Virat Kohli announces T20 retirement after helping India to World Cup win

Virat Kohli helped India secure the T20 World Cup with a player-of-the-match performance against South Africa, then immediately announced his retirement from the format.

Kohli, the second highest run-scorer in the history of T20 internationals behind his triumphant captain Rohit Sharma, hit 76 from 59 balls as his side edged a last-over thriller by seven runs in Barbados.

The 35-year-old, who remains the biggest star in the sport, was one of several players from both teams to shed tears at the end of a gripping contest – some in joy, others in despair.

But there was an extra layer of emotion for Kohli, who knew he was bidding farewell after 14 years and 125 appearances.

“This was a now-or-never situation. This is my last T20 game playing for India, my last World Cup, so I wanted to make the most of it,” he said.

“This was an open secret, it’s not something I wasn’t going to announce if we had lost. It’s time for the next generation to take the T20 game forward.

“It’s been a long wait for us, waiting to win an ICC tournament. We wanted to win that cup. It’s been difficult to hold things back and I think it’s going to sink in later. It’s been an amazing day and I’m thankful.”

Virat Kohli celebrates after India's win is confirmed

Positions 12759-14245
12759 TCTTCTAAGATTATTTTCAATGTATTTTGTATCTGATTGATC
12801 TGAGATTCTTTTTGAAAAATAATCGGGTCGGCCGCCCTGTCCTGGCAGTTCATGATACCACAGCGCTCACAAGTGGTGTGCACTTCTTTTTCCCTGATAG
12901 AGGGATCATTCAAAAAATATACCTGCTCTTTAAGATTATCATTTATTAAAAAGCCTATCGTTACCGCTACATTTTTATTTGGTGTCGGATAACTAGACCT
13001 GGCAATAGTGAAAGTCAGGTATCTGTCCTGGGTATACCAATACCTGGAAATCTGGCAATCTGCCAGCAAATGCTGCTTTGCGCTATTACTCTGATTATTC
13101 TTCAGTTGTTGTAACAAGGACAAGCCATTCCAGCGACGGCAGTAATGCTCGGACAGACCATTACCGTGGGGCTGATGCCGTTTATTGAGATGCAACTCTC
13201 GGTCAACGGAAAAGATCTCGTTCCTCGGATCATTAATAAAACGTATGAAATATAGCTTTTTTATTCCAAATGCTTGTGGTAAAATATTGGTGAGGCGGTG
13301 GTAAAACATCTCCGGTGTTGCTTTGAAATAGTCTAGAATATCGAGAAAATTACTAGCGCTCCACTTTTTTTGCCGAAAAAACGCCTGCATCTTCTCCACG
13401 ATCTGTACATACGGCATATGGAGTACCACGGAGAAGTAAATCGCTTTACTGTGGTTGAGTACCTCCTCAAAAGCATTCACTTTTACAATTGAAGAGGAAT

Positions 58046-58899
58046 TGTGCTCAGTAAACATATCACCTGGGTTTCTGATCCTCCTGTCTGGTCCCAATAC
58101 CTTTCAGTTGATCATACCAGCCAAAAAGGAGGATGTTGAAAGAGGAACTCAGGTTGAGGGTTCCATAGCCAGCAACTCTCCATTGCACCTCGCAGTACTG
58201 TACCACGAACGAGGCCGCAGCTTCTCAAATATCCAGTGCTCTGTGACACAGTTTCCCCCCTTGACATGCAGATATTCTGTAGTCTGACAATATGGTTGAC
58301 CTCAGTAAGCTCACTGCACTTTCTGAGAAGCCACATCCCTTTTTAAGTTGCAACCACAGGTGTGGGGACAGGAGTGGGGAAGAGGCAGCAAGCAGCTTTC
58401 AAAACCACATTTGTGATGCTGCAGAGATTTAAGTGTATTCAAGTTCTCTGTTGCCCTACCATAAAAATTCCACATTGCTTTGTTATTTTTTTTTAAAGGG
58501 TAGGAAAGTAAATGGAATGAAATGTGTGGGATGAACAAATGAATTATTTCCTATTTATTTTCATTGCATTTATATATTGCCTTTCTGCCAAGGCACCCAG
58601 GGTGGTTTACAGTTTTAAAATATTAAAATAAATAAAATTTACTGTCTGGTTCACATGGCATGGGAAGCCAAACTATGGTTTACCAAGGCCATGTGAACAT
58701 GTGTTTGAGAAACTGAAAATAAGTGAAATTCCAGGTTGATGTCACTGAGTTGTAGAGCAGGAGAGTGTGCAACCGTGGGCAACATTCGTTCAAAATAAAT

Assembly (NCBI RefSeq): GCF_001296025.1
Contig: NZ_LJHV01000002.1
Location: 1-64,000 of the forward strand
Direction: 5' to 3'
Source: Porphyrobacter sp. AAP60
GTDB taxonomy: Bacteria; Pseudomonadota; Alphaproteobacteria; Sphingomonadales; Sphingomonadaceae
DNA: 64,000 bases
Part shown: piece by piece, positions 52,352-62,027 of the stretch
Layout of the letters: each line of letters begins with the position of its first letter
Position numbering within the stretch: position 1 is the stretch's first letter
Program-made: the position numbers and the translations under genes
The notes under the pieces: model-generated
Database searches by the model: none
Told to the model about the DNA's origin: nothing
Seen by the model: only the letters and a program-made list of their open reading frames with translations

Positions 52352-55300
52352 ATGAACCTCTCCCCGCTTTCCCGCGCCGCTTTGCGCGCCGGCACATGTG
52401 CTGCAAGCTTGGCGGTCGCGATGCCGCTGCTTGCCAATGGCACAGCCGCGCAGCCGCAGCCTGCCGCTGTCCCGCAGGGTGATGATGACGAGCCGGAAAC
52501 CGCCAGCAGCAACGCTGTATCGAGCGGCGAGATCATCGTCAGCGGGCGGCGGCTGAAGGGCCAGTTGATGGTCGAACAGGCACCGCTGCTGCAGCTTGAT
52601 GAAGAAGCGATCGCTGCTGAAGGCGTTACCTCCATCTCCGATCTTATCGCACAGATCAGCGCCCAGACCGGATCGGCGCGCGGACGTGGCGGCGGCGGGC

Virat Kohli celebrates after India’s win is confirmed (Ricardo Mazalan/AP)

Kohli, who was seen making a video call to his wife, Bollywood actress Anushka Sharma, on the outfield as he took in his side’s victory, saved his best performance of the tournament for the biggest stage.

He had struggled to make an impression throughout the competition, averaging just 10 with a pedestrian strike-rate of a run-a-ball.

Having scored just 75 runs in his previous seven innings, he more than doubled his tournament tally in 59 deliveries at the Kensington Oval as he anchored the innings and led his side to a winning total of 176 for seven.

For an India side who have finished as runners-up five times in ICC finals in the past decade, spanning all three formats, this was a moment of catharsis.

“It’s hard to sum up what we’ve been through… a lot of high-pressure games that we’ve been on the wrong side of,” said winning captain Sharma.

“Guys understand when the pressure is on what needs to be done and today was a perfect example. We stuck together with our backs to the wall. We wanted this really badly.”

Sharma failed to leave his own mark on the final, dismissed for just nine, but was thankful for Kohli and Jasprit Bumrah, who took two for 18 and changed the game at the death.

“Come the occasion, big players stand up. No one was in doubt about Virat, he’s been on top of his game for the last 15 years. Jasprit? I don’t know how he does it. It’s just a masterclass. Class act.”

South Africa captain Aiden Markram in the field in the T20 World Cup final in Barbados
South Africa were playing in their first World Cup final in Barbados (Ricardo Mazalan/AP)

Proteas skipper Aiden Markram, whose side were chasing a first ever World Cup win and failed to get over the line despite needing only 30 runs from the last 30 balls.

“It’s gut-wrenching… the way this game went only adds to the emotions,” he said.

“I’d like to think we’re one step closer to getting that first win. It hurts quite a bit but I’m incredibly proud. South Africans are competitive, respectful and will go down with a fight. This is still a proud moment for us.”